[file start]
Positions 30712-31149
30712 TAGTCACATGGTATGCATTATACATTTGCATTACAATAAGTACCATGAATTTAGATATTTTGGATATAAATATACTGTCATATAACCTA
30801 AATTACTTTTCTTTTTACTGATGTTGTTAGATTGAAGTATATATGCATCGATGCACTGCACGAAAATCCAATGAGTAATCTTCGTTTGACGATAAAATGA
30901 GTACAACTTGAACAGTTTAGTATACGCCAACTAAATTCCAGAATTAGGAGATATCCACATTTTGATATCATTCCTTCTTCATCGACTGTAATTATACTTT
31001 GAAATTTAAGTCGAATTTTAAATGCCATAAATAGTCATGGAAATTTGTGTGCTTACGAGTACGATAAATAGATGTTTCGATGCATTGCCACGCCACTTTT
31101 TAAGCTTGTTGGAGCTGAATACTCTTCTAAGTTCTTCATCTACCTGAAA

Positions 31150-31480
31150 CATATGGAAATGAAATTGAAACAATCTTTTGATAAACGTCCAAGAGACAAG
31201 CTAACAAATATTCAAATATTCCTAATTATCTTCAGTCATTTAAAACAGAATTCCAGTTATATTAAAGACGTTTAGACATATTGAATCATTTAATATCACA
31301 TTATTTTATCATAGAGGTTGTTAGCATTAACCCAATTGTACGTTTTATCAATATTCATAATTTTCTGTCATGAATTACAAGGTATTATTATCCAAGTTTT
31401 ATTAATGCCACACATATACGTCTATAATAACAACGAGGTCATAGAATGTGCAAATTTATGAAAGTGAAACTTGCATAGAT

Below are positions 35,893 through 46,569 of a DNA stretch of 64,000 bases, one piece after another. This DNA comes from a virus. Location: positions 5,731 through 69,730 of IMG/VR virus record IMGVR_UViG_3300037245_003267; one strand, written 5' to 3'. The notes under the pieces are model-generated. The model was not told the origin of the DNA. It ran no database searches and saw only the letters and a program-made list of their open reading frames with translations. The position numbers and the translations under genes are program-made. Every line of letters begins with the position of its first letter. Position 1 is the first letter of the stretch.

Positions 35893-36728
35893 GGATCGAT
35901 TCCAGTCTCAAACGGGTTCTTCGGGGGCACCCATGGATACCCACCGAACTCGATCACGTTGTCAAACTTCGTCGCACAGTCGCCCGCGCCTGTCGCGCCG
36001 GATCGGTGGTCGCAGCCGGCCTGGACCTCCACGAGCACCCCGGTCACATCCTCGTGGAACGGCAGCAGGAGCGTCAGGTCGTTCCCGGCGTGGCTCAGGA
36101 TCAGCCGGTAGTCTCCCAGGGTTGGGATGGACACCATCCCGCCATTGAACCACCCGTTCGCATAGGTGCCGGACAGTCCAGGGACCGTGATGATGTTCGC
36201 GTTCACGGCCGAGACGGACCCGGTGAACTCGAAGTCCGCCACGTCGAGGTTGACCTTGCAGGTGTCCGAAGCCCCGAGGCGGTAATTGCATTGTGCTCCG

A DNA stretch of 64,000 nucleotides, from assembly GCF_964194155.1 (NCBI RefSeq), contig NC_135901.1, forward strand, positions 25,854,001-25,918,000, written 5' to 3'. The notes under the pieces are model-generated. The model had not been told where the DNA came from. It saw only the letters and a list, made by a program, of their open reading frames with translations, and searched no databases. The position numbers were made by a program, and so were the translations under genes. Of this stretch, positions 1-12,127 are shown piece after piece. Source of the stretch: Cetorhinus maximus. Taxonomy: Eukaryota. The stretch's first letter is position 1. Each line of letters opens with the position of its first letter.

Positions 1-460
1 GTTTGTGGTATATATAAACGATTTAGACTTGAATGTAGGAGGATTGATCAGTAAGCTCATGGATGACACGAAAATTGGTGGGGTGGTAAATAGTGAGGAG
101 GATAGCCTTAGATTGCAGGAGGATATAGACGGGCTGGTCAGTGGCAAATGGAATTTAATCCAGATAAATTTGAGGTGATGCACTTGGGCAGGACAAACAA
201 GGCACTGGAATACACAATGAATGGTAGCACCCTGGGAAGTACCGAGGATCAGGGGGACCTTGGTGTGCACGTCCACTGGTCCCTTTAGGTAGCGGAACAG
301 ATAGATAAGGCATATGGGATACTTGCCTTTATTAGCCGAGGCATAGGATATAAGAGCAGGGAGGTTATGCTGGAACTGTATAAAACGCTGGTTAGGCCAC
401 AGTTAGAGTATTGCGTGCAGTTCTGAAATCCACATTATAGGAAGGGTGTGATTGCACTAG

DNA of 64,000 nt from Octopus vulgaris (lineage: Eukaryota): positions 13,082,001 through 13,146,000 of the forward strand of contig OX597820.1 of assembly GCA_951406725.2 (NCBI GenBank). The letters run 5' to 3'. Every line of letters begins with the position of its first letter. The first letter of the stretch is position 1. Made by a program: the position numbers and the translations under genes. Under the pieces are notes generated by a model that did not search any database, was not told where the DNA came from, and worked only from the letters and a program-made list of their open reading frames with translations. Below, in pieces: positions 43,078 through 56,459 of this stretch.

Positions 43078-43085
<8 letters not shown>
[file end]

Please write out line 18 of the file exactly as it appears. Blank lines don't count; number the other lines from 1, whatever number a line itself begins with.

36201 GTTCACGGCCGAGACGGACCCGGTGAACTCGAAGTCCGCCACGTCGAGGTTGACCTTGCAGGTGTCCGAAGCCCCGAGGCGGTAATTGCATTGTGCTCCG